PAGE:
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Avoid These Five Common Website Mistakes

March 2011

Websites that have been up and running for a while tend to have features added over time by well-intentioned marketing and technical staff.  Although good businesses should encourage innovation and keeping their websites up to date, websites must avoid inviting legal problems.  Here's a survey of five common website mistakes.

1.    "Guiding" User Comments on Social Network Pages.  Although Section 230 of the Communications Decency Act generally gives websites immunity from liability for statements posted by users on social networking pages of a site, several recent cases suggest that the websites risk losing that immunity when they get too close to shaping the user-generated content.  In general, do not try to edit user comments.


2.    Testimonials in Blogs.   Many bloggers are unaware that the Federal Trade Commission (FTC) has guidelines regarding endorsements and testimonials in blogs.  In general, the guides require that bloggers disclose any material connections between themselves and the products that they are reviewing or discussing.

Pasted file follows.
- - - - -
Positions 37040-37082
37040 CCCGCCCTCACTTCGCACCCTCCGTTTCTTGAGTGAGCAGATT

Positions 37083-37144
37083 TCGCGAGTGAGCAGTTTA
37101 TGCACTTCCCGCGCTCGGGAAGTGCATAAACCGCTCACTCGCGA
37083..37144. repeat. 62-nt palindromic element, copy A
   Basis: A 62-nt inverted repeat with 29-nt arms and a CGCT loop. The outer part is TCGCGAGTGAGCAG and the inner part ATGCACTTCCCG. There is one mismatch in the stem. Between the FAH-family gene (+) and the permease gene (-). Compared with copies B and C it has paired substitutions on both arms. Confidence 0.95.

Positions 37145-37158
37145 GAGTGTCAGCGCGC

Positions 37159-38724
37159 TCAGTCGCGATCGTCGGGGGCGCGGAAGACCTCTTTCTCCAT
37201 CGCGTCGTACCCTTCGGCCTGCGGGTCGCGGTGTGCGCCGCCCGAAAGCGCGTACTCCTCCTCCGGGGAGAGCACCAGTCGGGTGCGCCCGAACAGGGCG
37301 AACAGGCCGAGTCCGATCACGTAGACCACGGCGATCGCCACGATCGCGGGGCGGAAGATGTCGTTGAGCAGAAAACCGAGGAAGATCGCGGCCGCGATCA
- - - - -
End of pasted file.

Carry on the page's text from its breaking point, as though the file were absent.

3.    Not Updating the Privacy Policy.  When was the last time your website's privacy policy was updated?  How many changes has the site implemented since then?  If evolving website practices turn out to conflict with what the privacy policy states, the site could face charges that it is misleading or deceptive. 


4.    Offering a Mobile Application Without Thinking Through the Data Flows.  Knotty legal problems can emerge when mobile apps are launched before the developer has fully considered what information the apps collect and who handles that data.


5.   Copyright Infringements.  Websites must maintain their procedures in order to earn the protections of the DMCA "safe harbor."  A website that loses its Digital Millenium Copyright Act (DMCA) safe harbor protection due to inattentiveness may face substantial losses.  Is your designated agent up to date?  Make sure your takedown procedures operate properly.